Our body doesn’t know kilometers, but can sense stress. Training has to be adjusted based on stress levels, and we can’t always follow people living a different life. Working in Singapore subjects you to a high-stress environment from meeting crazy deadlines, almost impossible workloads and never-ending emails from your clients and bosses.
Signs of stress coupled with training are noticeable when you get sleepless nights, involuntarily clenched muscles while sleeping, or even struggling to walk up a flight of stairs to your office.
I myself have been subjected to stress – be it at work, in my studies or personal life. It affects my training in a way that I am unable to hit a pace during workouts, or bonk totally and I don’t know even know why. It is however, important to note that at times like these, stress happens and quoting Chrissie Wellington, ‘Some sessions are stars, some sessions are stones, but in the end, they are all rocks and we build upon them’. It is not the end of the world, we do what we can and we move on, shifting our focus on the next workout instead.
Below are 5 simple rules for training and dealing with stress, that I have incorporated into my training regime. It is not perfect, and I always strive to learn something new about myself every single workout, run or even recovery session. I’d love if you could share your own insights on training as well!
Listen to your body
Like a broken record, most us have heard this coming from peers and/or family far more experienced than us, but we continue to ignore their advice and push through like it’s our last run or race ever. As runners, we can be a stubborn bunch for wanting to finish what we start no matter the cause as we cannot take a beating to our pride of not finishing. The mind can be a beautiful thing, but can also be destructive when it comes to making logical judgements in certain situations. Ever felt depressed and guilty for not running when you are injured? I have been there.
Would you rather destroy your body right now, push through and suffer the consequences (e.g injury) soon for temporary satisfaction now, OR would you rather respect your body, listen to it, move on from the bad workout/day, get over it and try again another day? This is a constant debate between ourselves, and the decision lies solely on what we ultimately desire for the future – chronic pain and constant disappointment, or the ability to continue learning, running and experiencing? Which brings us to the next point.
Enjoy and appreciate the good sessions
In my training block, I have some runs, workouts and races when I feel I can go faster, or even run longer. I remember them vividly because these are some of the best moments I had ever since I started running.
For example, in August 2016, I had two half-marathons scheduled on the first and last week of the month. I had one of the best races in my life when I came in 1:28:48 for the Angkor Wat Empire Half Marathon, in which large portions of the race I was thrusted into a ‘zone’ where I felt I could run forever without feeling tired. It was a great confidence booster and tune up for the upcoming race at the end of the month.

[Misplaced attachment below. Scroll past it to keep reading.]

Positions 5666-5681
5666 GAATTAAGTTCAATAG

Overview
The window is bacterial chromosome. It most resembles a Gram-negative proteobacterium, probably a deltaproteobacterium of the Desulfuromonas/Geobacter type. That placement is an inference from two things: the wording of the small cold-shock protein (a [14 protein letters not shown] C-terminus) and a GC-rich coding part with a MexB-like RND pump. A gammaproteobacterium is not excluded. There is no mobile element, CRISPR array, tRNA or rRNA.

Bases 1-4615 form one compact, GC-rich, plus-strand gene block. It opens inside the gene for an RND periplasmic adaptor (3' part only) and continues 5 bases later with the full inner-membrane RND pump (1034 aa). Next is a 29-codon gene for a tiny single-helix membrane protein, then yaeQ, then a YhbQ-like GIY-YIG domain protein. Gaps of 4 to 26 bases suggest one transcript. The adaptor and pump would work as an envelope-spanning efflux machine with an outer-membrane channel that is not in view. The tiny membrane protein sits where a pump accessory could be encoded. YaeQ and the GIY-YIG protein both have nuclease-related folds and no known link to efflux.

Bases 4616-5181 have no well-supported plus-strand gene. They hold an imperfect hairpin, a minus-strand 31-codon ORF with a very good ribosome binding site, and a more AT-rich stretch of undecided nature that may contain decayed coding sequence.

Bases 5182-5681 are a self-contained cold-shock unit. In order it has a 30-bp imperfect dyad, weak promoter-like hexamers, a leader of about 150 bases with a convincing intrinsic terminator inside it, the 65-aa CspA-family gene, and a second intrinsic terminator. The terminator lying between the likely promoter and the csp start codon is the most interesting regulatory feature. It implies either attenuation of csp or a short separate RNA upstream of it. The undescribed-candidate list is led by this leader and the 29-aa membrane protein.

Fast forward to the Army Half Marathon, where I dropped out of the race at the 4km mark – due to nutritional issues which I found out much later.
The point here? Find out what worked, what didn’t, and what you can do for future workouts and races. Appreciate it, learn from it and then use it again.
Forget the bad ones
As above, learn from them. Reflect. Review. Don’t dwell on it. Don’t whine and become a Facebook runner. Consign them to the bin and that’s that – end of story.
You fail to plan, you plan to fail. This is an adage that holds true even in distance running, especially when you are holding a full-time job. I’ve had to sacrifice impromptu social late night outs because I have a long run or workout scheduled the next morning, and that’s fine because it’s your own personal journey to self-improvement after all.
The last thing you want to do is feel lethargic during your crucial 30km long run leading up to that marathon 2 months away. Plan your meetups a week, or even 3 weeks in advance, have an understanding that this part of your life and those who matter will surely accommodate you.
Enjoy the whole process
Training doesn’t have to be stressful, no matter what life throws at you.
In a perfect world, I’d continuously hit my timings during my workouts without additional rest, and feeling like I can go on and on. Additionally, waking up at 5am and hitting the Green Corridor to get my easy run logged in would not feel like a chore, but a blessing in disguise instead.
One of our goals of training is to be faster than the person than we were last year, or even when we first started – but that shouldn’t be the primary goal. Instead, we run to be better persons than who we were yesterday, the year before or even 10 years before – creating memories, experiences and enjoying running to the fullest.
At the end of it, you must ask yourself – what do you want out of running? Only when you have the answer to this question, only then can you manage to balance training with the stresses of life, and setting your personal priorities straight. It is not always going to be perfect, and you need to understand that that’s okay. Just never give up, keep going and enjoy the process of doing so!
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